The TEM results in Figure 2 show that the particle shape changed from sphere (diameter of 10–20 nm) to rod (width of ~20 nm and length of 100–200 nm) by Sn doping, which are consistent with SEM results (not shown here). The space between the lattice planes of Sn-free TiO2 (Figure 2(a)) is 0.35 nm, which corresponds well to the value of (101) plane for anatase. The lattice space of 0.33 nm displayed in Sn–TiO2 samples (Figures 2(b)2(e)) is equal to the value of (110) plane for rutile. Therefore, it is reasonable to conclude that the Sn-free TiO2 spherical nanocrystals are mainly anatase structure and the Sn doped TiO2 rod-like particles are rutile. As for our samples, with an increasing of Sn doping amount in TiO2, the content of the spherical anatase decreases and the rod-like rutile increases, illustrating that Sn doping facilitates the phase conversion from anatase to rutile, which is consistent with XRD. Furthermore, the HRTEM images reveal rod-like building units and nanocrystal growth along the [110] axis, indicating that the formation of the rod-like TiO2 is the result of the preferential growth (PG) in crystallographic orientation favored by Sn incorporation. Since Ti (IV) and Sn (IV) ions have the similar ionic radii, it is reasonable to deduce that Sn ions substitute lattice Ti, which is confirmed by our subsequent experiment. The EDX spectrum in Figure 2(e) also confirms the existence of Sn in TiO2 nanocrystals.

Figure 3 shows the XPS spectra of Sn doped TiO2 sample with Sn/Ti atomic ratio of 1%. As for Ti 2 spectrum in Figure 3(a), the two peaks at 458.1 eV and 458.7 eV could be assigned to O–Ti–O and Ti–O–Sn, respectively. Due to the electronegativity of Sn (1.96) which is larger than Ti (1.54) [20], the substitution of Sn for Ti in the lattice leads to the shift of binding energy to a higher value.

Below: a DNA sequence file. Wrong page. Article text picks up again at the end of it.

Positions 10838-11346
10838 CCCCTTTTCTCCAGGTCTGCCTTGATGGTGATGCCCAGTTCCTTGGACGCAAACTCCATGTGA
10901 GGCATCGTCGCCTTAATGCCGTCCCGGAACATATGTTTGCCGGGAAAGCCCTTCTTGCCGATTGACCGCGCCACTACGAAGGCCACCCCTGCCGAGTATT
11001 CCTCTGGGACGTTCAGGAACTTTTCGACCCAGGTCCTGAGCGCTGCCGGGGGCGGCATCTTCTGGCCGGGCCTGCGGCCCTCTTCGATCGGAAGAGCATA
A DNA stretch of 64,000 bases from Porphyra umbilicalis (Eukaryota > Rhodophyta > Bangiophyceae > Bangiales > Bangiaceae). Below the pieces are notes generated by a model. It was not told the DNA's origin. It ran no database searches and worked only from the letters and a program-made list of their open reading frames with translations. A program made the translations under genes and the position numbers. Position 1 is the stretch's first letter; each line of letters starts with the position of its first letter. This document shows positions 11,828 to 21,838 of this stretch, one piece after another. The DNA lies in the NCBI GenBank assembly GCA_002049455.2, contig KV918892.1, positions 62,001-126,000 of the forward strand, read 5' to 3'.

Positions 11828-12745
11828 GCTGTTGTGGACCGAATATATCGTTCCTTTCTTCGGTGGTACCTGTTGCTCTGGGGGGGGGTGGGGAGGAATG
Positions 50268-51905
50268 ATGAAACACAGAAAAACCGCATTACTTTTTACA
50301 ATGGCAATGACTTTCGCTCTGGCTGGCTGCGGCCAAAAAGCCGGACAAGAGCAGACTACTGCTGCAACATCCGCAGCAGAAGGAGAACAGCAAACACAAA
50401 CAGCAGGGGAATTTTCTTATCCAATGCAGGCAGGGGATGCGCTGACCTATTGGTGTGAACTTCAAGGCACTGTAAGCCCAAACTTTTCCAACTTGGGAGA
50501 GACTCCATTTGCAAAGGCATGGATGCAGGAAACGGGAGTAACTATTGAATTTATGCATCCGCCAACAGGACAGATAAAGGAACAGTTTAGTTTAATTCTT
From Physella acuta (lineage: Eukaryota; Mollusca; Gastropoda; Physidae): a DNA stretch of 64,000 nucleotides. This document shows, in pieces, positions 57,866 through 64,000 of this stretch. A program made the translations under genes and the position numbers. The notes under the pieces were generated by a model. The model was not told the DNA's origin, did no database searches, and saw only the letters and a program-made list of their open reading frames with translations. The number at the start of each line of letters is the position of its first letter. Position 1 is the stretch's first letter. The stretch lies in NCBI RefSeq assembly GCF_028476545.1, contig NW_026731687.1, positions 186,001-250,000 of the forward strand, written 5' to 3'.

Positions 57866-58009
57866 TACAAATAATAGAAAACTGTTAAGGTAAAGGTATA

As for O1 spectrum in Figure 3(b), the peak at 532.2 eV is attributed to surface hydroxyl oxygen atoms. The peak at 529.3 eV is the binding energy of O1 in Ti–O–Ti, while the occurrence of the peak at 530 eV is the result of Sn substitute for Ti leading to the positive shift. These observations all confirm the formation of Ti−O−Sn structure in the Sn doped TiO2, owing to the substitution of Ti by Sn.

As shown in Figure 4, both anatase and rutile phase coexist at short treatment time, and the ratio of rutile/anatase increases with treatment time prolonging. A similar finding was reported by Zhang and Gao [21] who stated that phase transformation occurred simultaneously with particle growth.

It has been shown that the oxygen vacancies of TiO2 increase if foreign cations replace Ti4+ ions [22]. Vemury and Pratsinis [23] found that the formation of rutile phase was enhanced either by introducing dopant oxides with the same crystal structure as rutile or by creating oxygen vacancies by doping cations. It has been reported that the rutile fraction increases at a higher Eu3+ addition owing to the creation of oxygen vacancies by replacing the Ti4+ sites with subvalent Eu3+ ions in the TiO2 [24]. In our samples, the creation of oxygen vacancies is by replacing the Ti4+ sites with Sn4+ ions in TiO2 and therefore the rutile formation can be enhanced. Moreover, it was supposed that there is a relationship between the phase transformation and the nanocrystal growth process [25] and the preferential growth process aids phase transformation. The minimization of the area of high-energy surface faces promoted by the preferential growth process may be an extra driving force for the phase transformation from anatase to rutile phase.

4. Conclusions

In summary, the promoting roles of Sn4+ in both TiO2 phase transformation and morphology change have been confirmed in our study. The result demonstrated that morphology transition was related to the preferential growth process and the phase transformation was related to the creation of oxygen vacancies caused by Sn. Our observations of preferential growth coupled with phase transformation process led us to understand the preferential growth process aided phase transformation.

Conflict of Interests

The authors declare that there is no conflict of interests regarding the publication of this paper.


This work was supported by Beijing Key Laboratory of Bioprocess, State Key Laboratory of Chemical Resource Engineering, China 863 Project (nos. 2009AA03Z802 and 2009AA03Z803), and Amoy Major Scientific and Technological Innovation Project (2012S0305).